Developing Non-Laboratory Cardiovascular Risk Assessment Charts and Validating Laboratory and Non-Laboratory-Based Models
1Isfahan Cardiovascular Research Center, Cardiovascular Research Institute, Isfahan University of Medical Sciences, Isfahan, IR.
2Department of Epidemiology and Biostatistics, School of Public Health, Isfahan University of Medical Sciences, Isfahan, IR.
3Department of Automatic Control, Biomedical Engineering Research Center, Universitat Politècnica de Catalunya, BarcelonaTech (UPC), Barcelona, ES.
4Biomedical Engineering Department, Engineering faculty, University of Isfahan, Isfahan, IR.
5Department of Electrical and Computer Engineering, University of Saskatchewan, Saskatoon, SK, S7N 5A9, CA.
6Cardiovascular Medicine Division, Brigham and Women’s Hospital, Boston, US.
7Epidemiology and Biostatistics Department, Population Health, Faculty of Medical and Health Sciences, University of Auckland, Auckland, NZ.
8Cardiovascular Epidemiology Unit, Department of Public Health and Primary Care, University of Cambridge, Cambridge, UK.
9School of Population and Public Health, Faculty of Medicine, University of British Columbia, Vancouver, British Columbia, CA.
Background: Developing simplified risk assessment model based on non-laboratory risk factors that could determine cardiovascular risk as accurately as laboratory-based one can be valuable, particularly in developing countries where there are limited resources.
Objective: To develop a simplified non-laboratory cardiovascular disease risk assessment chart based on previously reported laboratory-based chart and evaluate internal and external validation, and recalibration of both risk models to assess the performance of risk scoring tools in other population.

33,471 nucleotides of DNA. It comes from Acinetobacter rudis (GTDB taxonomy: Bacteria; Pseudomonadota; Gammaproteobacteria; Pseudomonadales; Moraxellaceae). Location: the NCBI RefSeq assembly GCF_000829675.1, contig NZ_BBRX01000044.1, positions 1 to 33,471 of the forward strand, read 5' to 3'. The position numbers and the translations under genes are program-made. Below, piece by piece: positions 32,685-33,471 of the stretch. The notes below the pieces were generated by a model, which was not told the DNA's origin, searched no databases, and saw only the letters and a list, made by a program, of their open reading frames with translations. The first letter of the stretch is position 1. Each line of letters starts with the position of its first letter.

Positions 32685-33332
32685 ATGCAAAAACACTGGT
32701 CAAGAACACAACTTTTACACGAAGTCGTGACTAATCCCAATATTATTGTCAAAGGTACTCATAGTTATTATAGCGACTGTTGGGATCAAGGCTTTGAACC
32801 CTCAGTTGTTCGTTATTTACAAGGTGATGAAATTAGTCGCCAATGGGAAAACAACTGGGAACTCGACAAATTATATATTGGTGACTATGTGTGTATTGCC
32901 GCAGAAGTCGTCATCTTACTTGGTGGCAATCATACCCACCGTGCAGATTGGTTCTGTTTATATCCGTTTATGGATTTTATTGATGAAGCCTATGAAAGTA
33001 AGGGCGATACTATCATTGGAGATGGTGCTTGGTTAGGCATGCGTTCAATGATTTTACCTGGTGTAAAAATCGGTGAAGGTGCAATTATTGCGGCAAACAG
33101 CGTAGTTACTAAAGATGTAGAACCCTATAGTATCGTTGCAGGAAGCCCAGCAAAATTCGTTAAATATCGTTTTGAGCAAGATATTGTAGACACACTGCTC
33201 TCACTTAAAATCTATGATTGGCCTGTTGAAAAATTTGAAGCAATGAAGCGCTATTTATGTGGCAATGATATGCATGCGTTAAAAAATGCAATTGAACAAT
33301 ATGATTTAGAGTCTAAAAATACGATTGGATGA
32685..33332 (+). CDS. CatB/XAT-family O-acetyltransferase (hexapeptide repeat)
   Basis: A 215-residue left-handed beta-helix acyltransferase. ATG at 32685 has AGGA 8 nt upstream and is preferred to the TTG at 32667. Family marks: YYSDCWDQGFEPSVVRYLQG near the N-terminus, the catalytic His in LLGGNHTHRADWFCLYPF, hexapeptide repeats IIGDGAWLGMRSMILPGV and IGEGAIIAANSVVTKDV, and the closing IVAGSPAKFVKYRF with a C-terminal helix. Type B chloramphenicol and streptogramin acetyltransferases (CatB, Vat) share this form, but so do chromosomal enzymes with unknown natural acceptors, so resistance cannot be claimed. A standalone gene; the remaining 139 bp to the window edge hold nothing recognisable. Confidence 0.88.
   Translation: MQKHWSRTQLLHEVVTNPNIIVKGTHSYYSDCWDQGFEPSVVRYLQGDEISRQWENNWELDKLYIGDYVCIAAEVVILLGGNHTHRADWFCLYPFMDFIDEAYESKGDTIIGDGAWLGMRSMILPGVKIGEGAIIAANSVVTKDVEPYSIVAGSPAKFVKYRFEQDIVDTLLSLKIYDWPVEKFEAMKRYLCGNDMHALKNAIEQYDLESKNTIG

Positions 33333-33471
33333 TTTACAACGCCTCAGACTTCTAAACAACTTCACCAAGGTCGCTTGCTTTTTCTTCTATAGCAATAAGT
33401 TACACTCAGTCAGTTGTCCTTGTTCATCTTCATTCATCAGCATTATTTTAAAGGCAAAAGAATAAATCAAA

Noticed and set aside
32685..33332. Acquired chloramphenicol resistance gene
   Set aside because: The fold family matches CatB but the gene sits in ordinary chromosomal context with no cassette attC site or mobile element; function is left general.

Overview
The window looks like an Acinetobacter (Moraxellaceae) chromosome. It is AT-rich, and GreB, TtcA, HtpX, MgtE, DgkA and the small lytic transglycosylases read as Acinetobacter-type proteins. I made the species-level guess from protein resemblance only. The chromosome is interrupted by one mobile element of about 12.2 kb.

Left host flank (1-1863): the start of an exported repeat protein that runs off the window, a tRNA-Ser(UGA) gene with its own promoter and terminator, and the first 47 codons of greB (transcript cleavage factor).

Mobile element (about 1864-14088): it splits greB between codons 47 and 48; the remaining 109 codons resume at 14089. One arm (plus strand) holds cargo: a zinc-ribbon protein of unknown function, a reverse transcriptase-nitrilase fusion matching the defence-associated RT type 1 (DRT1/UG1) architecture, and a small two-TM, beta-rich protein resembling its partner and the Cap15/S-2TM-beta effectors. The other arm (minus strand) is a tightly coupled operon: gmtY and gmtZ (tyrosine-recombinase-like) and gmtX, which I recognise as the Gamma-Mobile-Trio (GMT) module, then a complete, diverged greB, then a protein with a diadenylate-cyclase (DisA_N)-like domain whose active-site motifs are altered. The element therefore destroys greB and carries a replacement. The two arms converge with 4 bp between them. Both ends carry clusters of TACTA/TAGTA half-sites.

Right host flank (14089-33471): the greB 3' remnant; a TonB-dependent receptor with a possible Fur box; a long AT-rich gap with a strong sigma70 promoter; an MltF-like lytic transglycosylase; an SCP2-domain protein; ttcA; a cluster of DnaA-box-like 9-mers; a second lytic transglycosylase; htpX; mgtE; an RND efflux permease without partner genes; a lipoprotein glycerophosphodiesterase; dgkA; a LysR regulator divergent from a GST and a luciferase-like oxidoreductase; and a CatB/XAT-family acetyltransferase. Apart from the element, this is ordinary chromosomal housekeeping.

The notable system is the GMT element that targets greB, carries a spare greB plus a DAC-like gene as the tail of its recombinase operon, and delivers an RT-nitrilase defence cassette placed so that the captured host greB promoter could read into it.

Methods: A 10-year non-laboratory-based risk prediction chart was developed for fatal and non-fatal CVD using Cox Proportional Hazard regression. Data from the Isfahan Cohort Study (ICS), a population-based study among 6504 adults aged ≥ 35 years, followed-up for at least ten years was used for the non-laboratory-based model derivation. Participants were followed up until the occurrence of CVD events. Tehran Lipid and Glucose Study (TLGS) data was used to evaluate the external validity of both non-laboratory and laboratory risk assessment models in other populations rather than one used in the model derivation.
Results: The discrimination and calibration analysis of the non-laboratory model showed the following values of Harrell’s C: 0.73 (95% CI 0.71-0.74), and Nam-D’Agostino χ2:11.01 (p = 0.27), respectively. The non-laboratory model was in agreement and classified high risk and low risk patients as accurately as the laboratory one. Both non-laboratory and laboratory risk prediction models showed good discrimination in the external validation, with Harrell’s C of 0.77 (95% CI 0.75-0.78) and 0.78 (95% CI 0.76-0.79), respectively.
Conclusions: Our simplified risk assessment model based on non-laboratory risk factors could determine cardiovascular risk as accurately as laboratory-based one. This approach can provide simple risk assessment tool where laboratory testing is unavailable, inconvenient, and costly.
Keywords: Cardiovascular Disease; Isfahan Cohort Study; Laboratory-based model; Non-laboratory-based model; risk assessment.